Bradley Trost, the Conservative MP representing Saskatoon (University), introduced a private member’s bill to the House of Commons that seeks to incorporate and privatize the Canadian Broadcasting Corporation. The bill, Bill C-308, was introduced in September of 2016 and was debated in the House for the first time on February 15th, 2017. In this debate, the Bill was heavily criticized by members of the Liberal Party, the NDP, and surprisingly, by one MP from the Conservative Party.
Trost introduced the bill by stating that it was the wish of the late former Finance Minister Jim Flaherty and former Prime Minister Stephen Harper to privatize the CBC. Trost analyzed the cost to taxpayers of having the CBC be a crown corporation and argued that the CBC “does very little, virtually nothing, to develop Canadian talent”. He argued that the success of Canadian productions comes from the talent of Canadian producers, rather than due to the infrastructure of the CBC. He stated that the CBC “is like adult children who live in the basement of their parents’ home, trying to discover themselves at their parents’ expense,” and that it is “time for them to move out and make their own way in the world”.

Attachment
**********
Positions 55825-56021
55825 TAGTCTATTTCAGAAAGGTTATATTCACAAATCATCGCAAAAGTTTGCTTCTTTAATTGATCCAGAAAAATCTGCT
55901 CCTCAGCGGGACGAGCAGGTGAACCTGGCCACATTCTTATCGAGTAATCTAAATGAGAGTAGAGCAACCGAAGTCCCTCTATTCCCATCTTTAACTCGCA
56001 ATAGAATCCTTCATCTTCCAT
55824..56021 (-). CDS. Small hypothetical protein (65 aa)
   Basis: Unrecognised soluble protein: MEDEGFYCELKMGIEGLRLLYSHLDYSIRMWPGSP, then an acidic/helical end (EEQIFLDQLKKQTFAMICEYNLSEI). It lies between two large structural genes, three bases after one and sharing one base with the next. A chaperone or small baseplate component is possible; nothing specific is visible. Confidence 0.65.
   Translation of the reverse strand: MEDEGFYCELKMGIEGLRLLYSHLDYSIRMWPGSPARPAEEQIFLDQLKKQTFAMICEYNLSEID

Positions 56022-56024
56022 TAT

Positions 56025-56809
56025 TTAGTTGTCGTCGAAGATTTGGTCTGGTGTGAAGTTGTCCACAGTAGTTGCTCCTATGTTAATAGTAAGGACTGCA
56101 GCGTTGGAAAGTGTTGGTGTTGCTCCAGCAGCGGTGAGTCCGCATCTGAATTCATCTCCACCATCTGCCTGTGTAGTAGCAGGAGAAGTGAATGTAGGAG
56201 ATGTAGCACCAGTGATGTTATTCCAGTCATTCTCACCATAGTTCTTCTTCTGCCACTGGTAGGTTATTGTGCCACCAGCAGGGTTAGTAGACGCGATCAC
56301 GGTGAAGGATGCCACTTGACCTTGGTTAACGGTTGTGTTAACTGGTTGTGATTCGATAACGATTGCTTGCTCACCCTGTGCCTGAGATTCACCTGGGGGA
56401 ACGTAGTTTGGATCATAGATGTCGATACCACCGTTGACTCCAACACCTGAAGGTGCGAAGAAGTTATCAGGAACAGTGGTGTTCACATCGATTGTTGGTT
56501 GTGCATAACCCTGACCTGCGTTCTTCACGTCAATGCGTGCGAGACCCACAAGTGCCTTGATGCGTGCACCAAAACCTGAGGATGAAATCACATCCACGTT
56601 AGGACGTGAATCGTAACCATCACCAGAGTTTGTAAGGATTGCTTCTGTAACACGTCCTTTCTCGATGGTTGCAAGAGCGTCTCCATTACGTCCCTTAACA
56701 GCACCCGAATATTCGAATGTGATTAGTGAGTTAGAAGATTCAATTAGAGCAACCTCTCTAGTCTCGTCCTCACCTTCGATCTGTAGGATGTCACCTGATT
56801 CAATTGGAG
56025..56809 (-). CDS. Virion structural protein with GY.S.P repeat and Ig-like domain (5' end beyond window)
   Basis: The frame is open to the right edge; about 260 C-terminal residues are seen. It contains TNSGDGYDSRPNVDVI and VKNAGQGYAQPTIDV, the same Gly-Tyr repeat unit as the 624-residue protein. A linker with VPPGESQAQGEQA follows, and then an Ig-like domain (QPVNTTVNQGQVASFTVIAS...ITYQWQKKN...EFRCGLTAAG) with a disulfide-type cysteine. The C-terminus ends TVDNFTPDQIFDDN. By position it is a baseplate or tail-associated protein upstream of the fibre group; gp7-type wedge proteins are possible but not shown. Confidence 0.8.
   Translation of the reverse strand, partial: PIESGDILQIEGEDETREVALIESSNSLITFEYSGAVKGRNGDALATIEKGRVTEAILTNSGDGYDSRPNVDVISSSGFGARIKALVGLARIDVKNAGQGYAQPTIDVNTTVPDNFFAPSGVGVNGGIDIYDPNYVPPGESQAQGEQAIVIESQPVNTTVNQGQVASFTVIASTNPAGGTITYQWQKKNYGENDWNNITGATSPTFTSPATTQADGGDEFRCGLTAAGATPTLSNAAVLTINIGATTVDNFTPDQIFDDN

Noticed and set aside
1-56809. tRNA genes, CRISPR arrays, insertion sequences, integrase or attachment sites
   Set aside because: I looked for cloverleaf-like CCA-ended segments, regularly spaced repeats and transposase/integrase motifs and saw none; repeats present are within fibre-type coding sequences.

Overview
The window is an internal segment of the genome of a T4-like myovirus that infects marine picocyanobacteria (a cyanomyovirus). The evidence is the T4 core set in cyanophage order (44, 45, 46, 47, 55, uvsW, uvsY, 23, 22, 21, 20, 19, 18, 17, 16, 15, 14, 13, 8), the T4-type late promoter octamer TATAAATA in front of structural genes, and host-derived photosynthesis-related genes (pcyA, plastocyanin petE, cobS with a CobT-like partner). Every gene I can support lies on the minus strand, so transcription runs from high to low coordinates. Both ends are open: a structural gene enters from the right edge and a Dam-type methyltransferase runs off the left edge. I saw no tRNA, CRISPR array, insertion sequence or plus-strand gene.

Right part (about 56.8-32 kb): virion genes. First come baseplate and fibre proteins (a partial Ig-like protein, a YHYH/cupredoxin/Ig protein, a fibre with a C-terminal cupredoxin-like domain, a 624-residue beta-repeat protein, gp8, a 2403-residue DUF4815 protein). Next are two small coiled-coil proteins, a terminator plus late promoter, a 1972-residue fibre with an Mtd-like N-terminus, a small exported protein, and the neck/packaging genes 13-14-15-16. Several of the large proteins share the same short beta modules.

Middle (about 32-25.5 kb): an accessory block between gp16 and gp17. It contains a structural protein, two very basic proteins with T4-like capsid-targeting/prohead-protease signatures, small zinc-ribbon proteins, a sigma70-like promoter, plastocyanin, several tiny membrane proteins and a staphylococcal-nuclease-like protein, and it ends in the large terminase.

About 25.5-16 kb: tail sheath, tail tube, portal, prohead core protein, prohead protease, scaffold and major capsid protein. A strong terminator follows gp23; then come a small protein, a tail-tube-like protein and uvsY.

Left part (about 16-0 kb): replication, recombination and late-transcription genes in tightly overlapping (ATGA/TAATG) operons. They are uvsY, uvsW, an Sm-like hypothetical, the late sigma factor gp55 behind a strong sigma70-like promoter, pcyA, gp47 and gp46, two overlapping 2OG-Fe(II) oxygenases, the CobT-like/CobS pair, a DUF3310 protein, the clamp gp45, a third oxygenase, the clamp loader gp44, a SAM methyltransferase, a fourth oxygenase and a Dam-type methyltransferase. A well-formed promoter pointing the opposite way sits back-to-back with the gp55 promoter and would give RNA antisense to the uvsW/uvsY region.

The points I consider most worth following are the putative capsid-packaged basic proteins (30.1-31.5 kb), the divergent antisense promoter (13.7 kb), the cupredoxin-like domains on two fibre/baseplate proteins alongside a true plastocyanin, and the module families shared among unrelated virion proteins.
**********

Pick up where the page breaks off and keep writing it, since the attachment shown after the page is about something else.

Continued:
There was a decisive response to this striking rhetoric from Trost. MPs from across the aisle expressed their concern that Trost does not properly appreciate the CBC’s impact on Canadian culture.Hélène Laverdière, the NDP representative from Sainte-Marie, Quebec, noted the special role that CBC and Radio-Canada plays for francophones across the country. Sean Casey, the Liberal MP from Charlottetown, PEI noted that the CBC is extremely important to northern, remote, and indigenous communities and questioned: “Why does it have to be all about the dollar and not the character of our country?”.
Casey also laid out the historical and statutory context of the CBC. He noted that the CBC’s mandate to create programming that is distinctively Canadian and that reflects Canada as a whole comes from the 1991 Broadcasting Act, and that Bill C-308 and the incorporation of the CBC would remove this mandate entirely.
Kevin Waugh, the Conservative MP from Saksatoon-Grasswood, also spoke out in favour of keeping the CBC as a crown corporation. Waugh acknowledged that this stance would likely come as a surprise to many, not only because of his status as a member of the Conservative Party, but due to the fact that he spent 40 years working for CTV. Waugh spoke about the importance of ensuring that Canada continues to be serviced with Canadian content, and noted that the existence of the CBC as a public competitor for private broadcasters such as CTV is good for the Canadian television industry as a whole.
This blog post was written by a CCLA-PBSC RightsWatch student. Views expressed do not necessarily reflect the view of the CCLA or PBSC.